Field Notes: Optech ILSC 2011
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TJ Frazier, LS
Once again this year, Toronto played host to Optech’s ILSC
, or Innovative Lidar Solutions Conference. Optech’s history with lidar dates back to the early 1990s, and their current company tagline is “The Lidar Company,” though there is a subtle twist to this. Together with the wide range of markets they serve, it seems fitting that their conference showcases lidar and related technologies applied in a variety of innovative ways.
The inaugural conference was held in 2009 and, according to Brent Gelhar, VP for sales and product strategy, Optech’s plan is to continue with their conference on an 18-24 month schedule. The conference location again this year was right around the corner from
Optech’s headquarters, which was fortunate for me as it allowed a quick tour of their facilities. Gelhar directed me during a thorough and informative visit through the building recently purpose-built by Optech to house the headquarters of their global operations. One thing that struck me about the facility was the orderly nature of things; each area had its particular purpose, whether R&D, testing, or admin, and most areas were uncluttered with employees focused on their objectives.
Most interesting were the elaborate testing and calibration areas, including a rather “mysterious” range testing facility that makes excellent use of available space. But back to the conference…
The “unofficial” kick-off to the conference was a day of paid training for existing Optech customers and users. The sessions I attended were fairly small groups that provided for personal interaction between the attendees and the Optech trainers.
As I mentioned, Optech’s products cover a wide range of markets, from aerial to mobile to terrestrial markets (and even underground), and the conference was divided generally into tracks corresponding to these market segments. This, of course, is helpful for attendees who prefer to focus on their particular segment; however, participants could easily attend any sessions that caught their interest.
Gelhar noted that Optech’s equipment can be found “on all seven continents—and on Mars!” (a result of their work with the Canadian Space Agency and NASA), and the conference reflected this fact. Presenters and attendees alike hailed from around the globe, giving the show an international feel. This allowed attendees to see what, and how, things are being done across a variety of geographic locations, and from a wide range of users: everything from government and institutional groups to private companies, from hardware and software vendors to service providers.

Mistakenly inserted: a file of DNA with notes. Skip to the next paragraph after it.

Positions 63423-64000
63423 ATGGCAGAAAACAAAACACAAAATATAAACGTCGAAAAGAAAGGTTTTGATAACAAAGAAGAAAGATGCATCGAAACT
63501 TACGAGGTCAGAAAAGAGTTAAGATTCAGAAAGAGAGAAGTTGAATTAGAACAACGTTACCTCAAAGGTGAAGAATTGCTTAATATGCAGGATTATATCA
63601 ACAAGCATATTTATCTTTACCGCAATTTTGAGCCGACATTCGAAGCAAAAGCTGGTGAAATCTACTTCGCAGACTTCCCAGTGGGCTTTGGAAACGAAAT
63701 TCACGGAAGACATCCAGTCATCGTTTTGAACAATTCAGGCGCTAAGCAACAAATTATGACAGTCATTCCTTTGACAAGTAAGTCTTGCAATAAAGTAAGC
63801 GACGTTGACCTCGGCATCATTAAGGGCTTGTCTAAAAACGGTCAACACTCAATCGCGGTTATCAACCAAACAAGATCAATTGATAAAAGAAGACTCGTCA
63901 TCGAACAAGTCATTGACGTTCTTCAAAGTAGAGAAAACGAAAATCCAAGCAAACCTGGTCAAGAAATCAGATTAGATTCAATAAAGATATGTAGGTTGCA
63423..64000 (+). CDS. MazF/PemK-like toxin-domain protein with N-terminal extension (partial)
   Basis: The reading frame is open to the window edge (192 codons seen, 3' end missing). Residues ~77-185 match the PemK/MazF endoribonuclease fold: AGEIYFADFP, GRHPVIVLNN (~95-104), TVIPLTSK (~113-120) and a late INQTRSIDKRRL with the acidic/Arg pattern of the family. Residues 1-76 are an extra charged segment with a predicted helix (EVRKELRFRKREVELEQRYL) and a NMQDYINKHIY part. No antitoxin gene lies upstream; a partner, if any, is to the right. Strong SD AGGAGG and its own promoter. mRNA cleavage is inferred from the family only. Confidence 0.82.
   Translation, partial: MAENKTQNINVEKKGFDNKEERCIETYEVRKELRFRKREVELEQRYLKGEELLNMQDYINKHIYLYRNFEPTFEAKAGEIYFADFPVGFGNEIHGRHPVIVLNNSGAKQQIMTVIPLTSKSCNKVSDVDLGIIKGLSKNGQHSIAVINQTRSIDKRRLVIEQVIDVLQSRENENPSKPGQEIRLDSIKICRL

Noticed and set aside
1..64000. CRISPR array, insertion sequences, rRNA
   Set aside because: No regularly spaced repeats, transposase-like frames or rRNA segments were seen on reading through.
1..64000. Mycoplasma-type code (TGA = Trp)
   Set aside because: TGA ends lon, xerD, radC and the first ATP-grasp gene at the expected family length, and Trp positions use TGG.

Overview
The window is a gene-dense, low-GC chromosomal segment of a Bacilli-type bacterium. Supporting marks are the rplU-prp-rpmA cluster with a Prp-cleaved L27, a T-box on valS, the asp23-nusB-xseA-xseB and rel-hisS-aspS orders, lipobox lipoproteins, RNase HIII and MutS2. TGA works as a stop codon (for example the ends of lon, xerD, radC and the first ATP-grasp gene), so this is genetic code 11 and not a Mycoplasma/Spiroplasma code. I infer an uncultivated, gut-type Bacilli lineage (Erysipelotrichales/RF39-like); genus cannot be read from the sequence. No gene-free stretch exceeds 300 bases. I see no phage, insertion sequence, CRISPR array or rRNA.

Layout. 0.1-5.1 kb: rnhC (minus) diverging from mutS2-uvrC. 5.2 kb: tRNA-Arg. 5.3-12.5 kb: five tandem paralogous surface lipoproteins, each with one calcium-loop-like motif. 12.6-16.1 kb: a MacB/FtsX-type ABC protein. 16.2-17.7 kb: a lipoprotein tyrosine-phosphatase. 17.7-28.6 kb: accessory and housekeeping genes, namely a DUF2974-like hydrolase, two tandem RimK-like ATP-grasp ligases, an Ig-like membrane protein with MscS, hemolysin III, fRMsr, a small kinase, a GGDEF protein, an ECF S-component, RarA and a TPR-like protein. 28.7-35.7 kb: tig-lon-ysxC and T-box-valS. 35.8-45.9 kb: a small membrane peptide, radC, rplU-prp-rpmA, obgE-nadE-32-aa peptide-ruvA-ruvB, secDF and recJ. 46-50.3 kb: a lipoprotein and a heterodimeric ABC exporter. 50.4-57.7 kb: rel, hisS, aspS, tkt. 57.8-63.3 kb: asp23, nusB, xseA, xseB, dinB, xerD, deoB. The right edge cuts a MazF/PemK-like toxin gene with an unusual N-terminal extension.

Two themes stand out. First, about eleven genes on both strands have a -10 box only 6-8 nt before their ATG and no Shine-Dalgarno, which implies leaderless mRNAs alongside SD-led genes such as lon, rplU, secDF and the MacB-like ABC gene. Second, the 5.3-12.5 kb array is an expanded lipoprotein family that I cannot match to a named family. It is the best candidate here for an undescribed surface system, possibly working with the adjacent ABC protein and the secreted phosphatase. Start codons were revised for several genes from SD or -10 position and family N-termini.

The wide-ranging technical sessions were interspersed with a variety of keynote presentations, starting with the opening breakfast with Optech president, Don Carswell. The twist I alluded to became evident during Carswell’s presentation. Although it’s historically known as “The Lidar
Company,” Carswell stated that Optech is “in the imagery business” and that lidar is just one form of imagery. He indicated that Optech’s mission is to provide sensors, whether passive or active, to provide the highest quality image—lidar, multi-spectral, etc.—whichever the best tool may be.
In keeping with this philosophy, over the course of the past year Optech has acquired two photogrammetric camera companies: DiMAC (Belgium) and Geospatial Systems, Inc. (USA). In addition, early word emerged at the conference of collaboration between Optech and software provider Cardinal Systems
, involving their VR photogrammetric and lidar mapping software. This joint initiative has since been officially announced. These acquisitions and collaborations seem to follow the current trends in the surveying and mapping fields of consolidation among manufacturers and suppliers and convergence of multiple technologies into integrated systems.
Also at the conference, Optech announced the release of their new Aquarius sensor, which allows mapping of ground surfaces and shallow water bodies from a single, lower cost, mapping system. Word from several traditional aerial mapping companies in attendance indicated the new sensor could potentially broaden their product offerings and open the door to new business for them. An exciting prospect in these difficult times.
As Brent Gelhar expressed, the Innovative Lidar Solutions Conference is an opportunity for interaction between Optech and their community. And, as the name implies, it’s all about innovation and providing applications and solutions of cutting-edge measurement and visualization tools that are quickly moving into the mainstream.
About the Author
TJ Frazier, LSTJ Frazier is the magazine's editor for surveying and has more than 20 years experience in the surveying profession, currently as senior land surveyor for VanMar Associates in Mt. Airy, Md. He also worked in survey equipment sales for Loyola Spatial Systems, now part of Leica Geosystems. He earned a bachelor of sciences degree in business at Mt. St. Mary’s University in Emmitsburg, Md. He is married and has two daughters. Frazier can be reached at firstname.lastname@example.org.
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